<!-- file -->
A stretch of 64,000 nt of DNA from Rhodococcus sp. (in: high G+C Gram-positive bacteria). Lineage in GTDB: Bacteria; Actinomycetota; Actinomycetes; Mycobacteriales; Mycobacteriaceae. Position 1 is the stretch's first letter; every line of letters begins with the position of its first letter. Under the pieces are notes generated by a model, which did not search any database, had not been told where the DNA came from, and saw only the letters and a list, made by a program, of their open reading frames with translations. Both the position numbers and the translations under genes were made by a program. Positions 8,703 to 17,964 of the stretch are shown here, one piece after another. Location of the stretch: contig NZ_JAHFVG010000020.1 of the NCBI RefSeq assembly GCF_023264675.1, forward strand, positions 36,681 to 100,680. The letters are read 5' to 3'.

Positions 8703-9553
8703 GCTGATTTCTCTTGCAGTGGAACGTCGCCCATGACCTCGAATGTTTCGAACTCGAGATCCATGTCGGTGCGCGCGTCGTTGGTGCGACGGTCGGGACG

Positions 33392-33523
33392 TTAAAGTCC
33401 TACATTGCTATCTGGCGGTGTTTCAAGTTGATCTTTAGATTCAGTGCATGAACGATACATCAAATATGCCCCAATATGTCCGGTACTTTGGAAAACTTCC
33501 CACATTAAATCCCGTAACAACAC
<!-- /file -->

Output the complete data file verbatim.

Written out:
A stretch of 64,000 nt of DNA from Rhodococcus sp. (in: high G+C Gram-positive bacteria). Lineage in GTDB: Bacteria; Actinomycetota; Actinomycetes; Mycobacteriales; Mycobacteriaceae. Position 1 is the stretch's first letter; every line of letters begins with the position of its first letter. Under the pieces are notes generated by a model, which did not search any database, had not been told where the DNA came from, and saw only the letters and a list, made by a program, of their open reading frames with translations. Both the position numbers and the translations under genes were made by a program. Positions 8,703 to 17,964 of the stretch are shown here, one piece after another. Location of the stretch: contig NZ_JAHFVG010000020.1 of the NCBI RefSeq assembly GCF_023264675.1, forward strand, positions 36,681 to 100,680. The letters are read 5' to 3'.

Positions 8703-9553
8703 GCTGATTTCTCTTGCAGTGGAACGTCGCCCATGACCTCGAATGTTTCGAACTCGAGATCCATGTCGGTGCGCGCGTCGTTGGTGCGACGGTCGGGACG

Positions 33392-33523
33392 TTAAAGTCC
33401 TACATTGCTATCTGGCGGTGTTTCAAGTTGATCTTTAGATTCAGTGCATGAACGATACATCAAATATGCCCCAATATGTCCGGTACTTTGGAAAACTTCC
33501 CACATTAAATCCCGTAACAACAC